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Missouri, Kansas Higher Education Leaders Focus on College Access

KANSAS CITY, Mo. — Amid a federal push to boost college graduation rates, higher education officials from Kansas and Missouri gathered Tuesday to talk about barriers to people entering and completing college.

President Barack Obama has set a goal for the U.S. to have the best college graduation rate in the world by 2020. Korea is ranked first, with 58 percent of its population ages 25-34 having finished college; the U.S. is in a four-way tie for ninth place at 42 percent, according to a study published last year by the Organization for Economic Cooperation and Development.

To regain the top spot, the Education Department projects the nation will need to raise its completion rate by 50 percent, which translates into an additional 8 million students earning associate’s or bachelor’s degrees by the end of the decade.

The rising cost of higher education and the challenges transfer students face were among the topics discussed during the education summit at the University of Missouri-Kansas City. University and community college leaders also shared ideas for recruiting and retaining students from underrepresented populations.

University of Kansas chancellor Bernadette Gray-Little told participants of her experience leaving her segregated town in North Carolina for college and getting no help from her parents paying for her schooling.

“When I think about it, in some ways my aspiration was a bold one,” said Gray-Little, who became the university’s first Black chancellor. “I think that in our society it should not be unrealistic or bold for any student who has the capability to go to college. It should be the expectation.”

She talked about how the school has broadened student financial support and is working to notify students soon after their admission how much scholarship money they will receive. The school also is encouraging students to graduate within four years so they will incur less debt. And the school has recruitment efforts geared specifically toward students from underrepresented populations.

“I believe that, as a university, we are moving closer to creating an environment where all students, no matter what their backgrounds, whether there are financial considerations or other circumstances, can aspire and expect to go to college,” Gray-Little said. “And that’s really what we expect.”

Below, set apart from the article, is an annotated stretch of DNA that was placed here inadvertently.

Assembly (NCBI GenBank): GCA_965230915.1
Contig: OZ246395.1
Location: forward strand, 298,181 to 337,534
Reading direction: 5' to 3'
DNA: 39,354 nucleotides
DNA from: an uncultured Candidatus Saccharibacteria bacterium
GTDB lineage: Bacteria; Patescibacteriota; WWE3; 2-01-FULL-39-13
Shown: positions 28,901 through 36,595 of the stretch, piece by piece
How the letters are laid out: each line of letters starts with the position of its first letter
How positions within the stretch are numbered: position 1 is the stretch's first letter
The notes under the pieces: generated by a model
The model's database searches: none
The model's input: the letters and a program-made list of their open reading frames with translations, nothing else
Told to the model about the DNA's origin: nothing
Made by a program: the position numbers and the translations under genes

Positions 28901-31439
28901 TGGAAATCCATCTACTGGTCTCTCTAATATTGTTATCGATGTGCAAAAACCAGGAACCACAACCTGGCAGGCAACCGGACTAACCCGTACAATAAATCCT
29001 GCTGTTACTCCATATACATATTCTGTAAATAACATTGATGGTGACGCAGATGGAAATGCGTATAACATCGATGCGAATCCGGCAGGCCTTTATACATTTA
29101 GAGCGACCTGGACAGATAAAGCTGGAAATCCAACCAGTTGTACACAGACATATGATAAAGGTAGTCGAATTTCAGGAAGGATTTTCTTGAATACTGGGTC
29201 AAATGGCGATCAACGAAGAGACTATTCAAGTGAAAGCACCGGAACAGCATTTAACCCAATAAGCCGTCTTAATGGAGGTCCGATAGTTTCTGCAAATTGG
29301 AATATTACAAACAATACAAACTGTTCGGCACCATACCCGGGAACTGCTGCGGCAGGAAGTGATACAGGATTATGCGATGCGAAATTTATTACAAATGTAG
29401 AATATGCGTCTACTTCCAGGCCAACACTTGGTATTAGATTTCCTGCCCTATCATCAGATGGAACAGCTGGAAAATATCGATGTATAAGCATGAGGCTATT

One of the sessions dealt with the issue of illegal immigration. Last year Congress failed to pass the DREAM Act, which would have allowed young people to become legal U.S. residents after spending two years in college or the military. It applied to those who were under 16 when they arrived in the U.S., had been in the country at least five years and had a diploma from a U.S. high school or the equivalent.

Some states, such as Kansas, allow children of illegal immigrants to qualify for in-state tuition if they meet certain requirements.

But that’s not true in Missouri.

Regardless of where illegal immigrant students live, it’s impossible for them to qualify for federal aid such as Pell grants. The lack of a valid social security number can make certain programs off limits, such as nursing, which requires a state certification. After graduation, the lack of documentation interferes with job searches, said presenter Gene Chavez, a counselor at East High School in the Kansas City, Mo., school district.

“I sit in my office talking to undocumented students who are bright students, who could go to almost any college or university across the country,” he said. “They invariably ask me the question, ‘Why am I doing all of this if I can’t go any further than I can go without a valid social security number?’ I just have to tell them, ‘We are hoping, we are praying, we are working to change the laws of this country, but it hasn’t happened yet.’”

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